Government Soft Landings have a key role in performance-led infrastructure

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performance-led infrastructure

David Philp, impact director at the Construction Innovation Hub, examines how Government Soft Landings can aid in transforming performance-led infrastructure to answer the problems of tomorrow, today

Creating a high-performing, low-carbon built infrastructure that will truly benefit society has never been so important. And, at the Construction Innovation Hub (the Hub), our transformative programme aims are to create better outcomes for current and future generations by driving the adoption of manufacturing, value, assurance and digital approaches that improve the delivery, resilience and performance of built infrastructure both retained and new.

The COP26 summit in Glasgow reminded us of the role that our built infrastructure can play in achieving climate resilience. At the official signing ceremony for the United Nations Economic Commission for Europe (UNECE)’s High-Performance Buildings Initiative hosted by Construction Scotland Innovation Centre (CSIC), we heard it reinforced that we need a clear line of sight between our construction investments and the outcomes they produce. Government Soft Landings (GSL) is a vital way of helping us achieve this goal and ensure that interventions in our built environment will deliver the right outcomes for both society and the natural environment.

GSL has now been with us for more than a decade. In 2011, a Cabinet Office facility management team led the development of a “soft landings” policy for the Government Construction Strategy (GCS). This initial work identified the need to bridge the operational chasm by aligning design and construction with operational asset management and making greater use of outcome-based specifications against clear performance criteria.

The government’s rationale behind GSL was for built assets to deliver on their intended purpose; something which can often be lost in the construction process. Structured information exchanges through Building Information Modelling (BIM) and digitally enabled analysis were seen as vital to achieving this.

This original GSL objective continues to be supported by the government today.

Dr David Hancock, construction director, Infrastructure & Projects Authority (IPA), Cabinet Office notes that “GSL reminds us that we design and construct to aid the performance of our facilities. This creates the best possible opportunity for outcomes to be delivered. By setting and monitoring performance targets we can ensure that the facilities are productive and deliver value for money for the taxpayer. A framework upon which to build an appropriate pathway to support their operational objectives”.

The IPA’s recent Transforming Infrastructure Performance (TIP): Roadmap to 2030 looks to the future of GSL over two time horizons:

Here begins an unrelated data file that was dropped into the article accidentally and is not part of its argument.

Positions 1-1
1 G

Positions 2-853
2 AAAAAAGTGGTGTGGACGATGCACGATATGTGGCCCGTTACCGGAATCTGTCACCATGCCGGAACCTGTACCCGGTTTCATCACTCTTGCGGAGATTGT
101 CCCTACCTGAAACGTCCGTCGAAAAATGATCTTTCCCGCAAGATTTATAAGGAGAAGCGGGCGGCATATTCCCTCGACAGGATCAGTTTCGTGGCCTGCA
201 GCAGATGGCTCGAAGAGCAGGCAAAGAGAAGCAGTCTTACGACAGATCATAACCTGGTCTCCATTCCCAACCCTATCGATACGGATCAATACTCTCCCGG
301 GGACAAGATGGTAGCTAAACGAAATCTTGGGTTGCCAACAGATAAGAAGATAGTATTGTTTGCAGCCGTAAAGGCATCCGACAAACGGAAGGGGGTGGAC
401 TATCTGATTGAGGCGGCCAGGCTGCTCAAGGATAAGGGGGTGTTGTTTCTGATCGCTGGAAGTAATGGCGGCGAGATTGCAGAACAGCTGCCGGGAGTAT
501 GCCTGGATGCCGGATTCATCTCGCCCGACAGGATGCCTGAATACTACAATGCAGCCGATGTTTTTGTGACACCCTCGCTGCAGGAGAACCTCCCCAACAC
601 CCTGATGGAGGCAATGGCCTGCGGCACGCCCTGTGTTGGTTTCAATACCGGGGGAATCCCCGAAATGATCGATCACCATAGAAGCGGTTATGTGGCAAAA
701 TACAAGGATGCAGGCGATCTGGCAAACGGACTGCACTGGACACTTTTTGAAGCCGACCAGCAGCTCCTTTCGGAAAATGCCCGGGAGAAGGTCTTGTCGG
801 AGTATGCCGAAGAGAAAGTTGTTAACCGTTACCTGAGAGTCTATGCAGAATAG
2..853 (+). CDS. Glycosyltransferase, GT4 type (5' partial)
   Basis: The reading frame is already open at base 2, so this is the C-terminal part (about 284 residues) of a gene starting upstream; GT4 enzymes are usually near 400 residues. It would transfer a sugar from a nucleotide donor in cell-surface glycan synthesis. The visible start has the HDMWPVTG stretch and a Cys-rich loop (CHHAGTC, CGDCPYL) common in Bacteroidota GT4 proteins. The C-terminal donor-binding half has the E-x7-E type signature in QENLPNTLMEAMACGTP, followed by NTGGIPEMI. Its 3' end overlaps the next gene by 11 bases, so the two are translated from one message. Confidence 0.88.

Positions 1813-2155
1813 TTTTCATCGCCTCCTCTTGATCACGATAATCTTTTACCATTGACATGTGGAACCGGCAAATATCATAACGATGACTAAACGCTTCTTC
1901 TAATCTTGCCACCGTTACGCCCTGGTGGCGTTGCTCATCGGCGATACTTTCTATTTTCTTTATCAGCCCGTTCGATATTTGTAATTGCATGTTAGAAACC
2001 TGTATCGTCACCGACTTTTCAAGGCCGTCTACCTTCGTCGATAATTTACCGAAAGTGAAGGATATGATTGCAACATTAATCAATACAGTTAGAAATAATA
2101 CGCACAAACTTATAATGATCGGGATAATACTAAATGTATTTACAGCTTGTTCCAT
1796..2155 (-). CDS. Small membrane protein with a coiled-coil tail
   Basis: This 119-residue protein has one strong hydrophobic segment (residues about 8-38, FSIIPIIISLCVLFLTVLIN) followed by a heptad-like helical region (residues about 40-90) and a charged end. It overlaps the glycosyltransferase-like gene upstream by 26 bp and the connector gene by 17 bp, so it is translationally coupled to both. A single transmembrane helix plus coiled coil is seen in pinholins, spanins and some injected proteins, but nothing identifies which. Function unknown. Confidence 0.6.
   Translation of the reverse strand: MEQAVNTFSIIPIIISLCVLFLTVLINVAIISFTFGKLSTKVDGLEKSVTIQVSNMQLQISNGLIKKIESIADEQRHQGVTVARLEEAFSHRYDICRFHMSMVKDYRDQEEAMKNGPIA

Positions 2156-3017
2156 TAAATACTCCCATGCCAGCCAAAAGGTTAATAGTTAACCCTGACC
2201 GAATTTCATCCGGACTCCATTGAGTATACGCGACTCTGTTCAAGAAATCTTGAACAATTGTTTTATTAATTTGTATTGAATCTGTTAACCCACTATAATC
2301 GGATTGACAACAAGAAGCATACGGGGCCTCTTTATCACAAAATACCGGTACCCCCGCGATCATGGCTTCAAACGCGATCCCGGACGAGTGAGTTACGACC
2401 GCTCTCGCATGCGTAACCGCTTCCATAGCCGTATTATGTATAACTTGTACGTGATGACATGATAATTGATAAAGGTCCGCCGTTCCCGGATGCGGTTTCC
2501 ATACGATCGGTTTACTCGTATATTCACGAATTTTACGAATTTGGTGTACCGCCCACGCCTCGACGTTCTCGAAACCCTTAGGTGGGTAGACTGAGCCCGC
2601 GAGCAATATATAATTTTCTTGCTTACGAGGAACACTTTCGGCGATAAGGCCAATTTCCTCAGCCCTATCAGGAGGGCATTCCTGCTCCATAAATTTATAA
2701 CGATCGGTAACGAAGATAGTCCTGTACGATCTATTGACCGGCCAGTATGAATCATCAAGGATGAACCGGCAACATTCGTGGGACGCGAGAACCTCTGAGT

0-2 Years

Implementation of GSLs and continued focus on targeting high-performing built assets to help realise better public sector value from the construction process. The IPA will work with government departments and the Construction Innovation Hub to develop tools and guidance to enable objectives that will inform the purpose of the asset in operation to be set and tested from the outset.

2-5 Years

Informing future project performance setting based upon post-occupancy evaluation and structured feedback loops.

The action plan shows the government’s commitment to the GSL concept and how it can support decision making, especially within a complex system of systems extending beyond a single project or portfolio.

Essentially, GSL lets us test and rehearse the operational stage of an asset from early on in the lifecycle. Advancement in digital technologies, collaboration and data science are helping clients and their stakeholders try before they commit to an investment. From virtual reality to data analytics, we can better test the potential impact of an investment intervention and within the context of resilience-led infrastructure delivery. Additionally, in the move towards digitally twinning, we will create better near-real time performance and condition feedback loops to inform demand-driven investment planning.

At the Hub, we are collaborating closely with industry, government and academia to support this transformation, not just by promoting digital ways of working but also by making sure that we are demonstrating the very real benefits of digital transformation and providing the guidance and tools needed to help the sector adapt and thrive. We have been supporting industry as well as client bodies, from NHS Scotland to the Ministry of Justice, in the rollout of GSL with guidance documentation and interactive navigators to help build capability and align with the UK BIM Framework.

We have defined operational energy and carbon dioxide emissions information exchanges for Government Soft Landings (GSL) and other Soft Landings projects. This guidance can be used together with the Hub’s GSL frameworks and forms part of a suite of digital tools that provide invaluable and extensive insights into how buildings and infrastructure are currently functioning in driving efficiency, as well as helping to deliver the wider net zero carbon agenda.

We have also recently published a guide to applying GSL in a local authority context.

The Hub is now focusing on tools that will help better support energy-based modelling as part of the GSL process, which will be published in spring of this year.

Explore our full range of GSL guidance and tools at https://www.cdbb.cam.ac.uk/BIM/government-soft-landings

 

performance-led infrastructure

David Philp

Impact director

Construction Innovation Hub

www.constructioninnovationhub.org.uk

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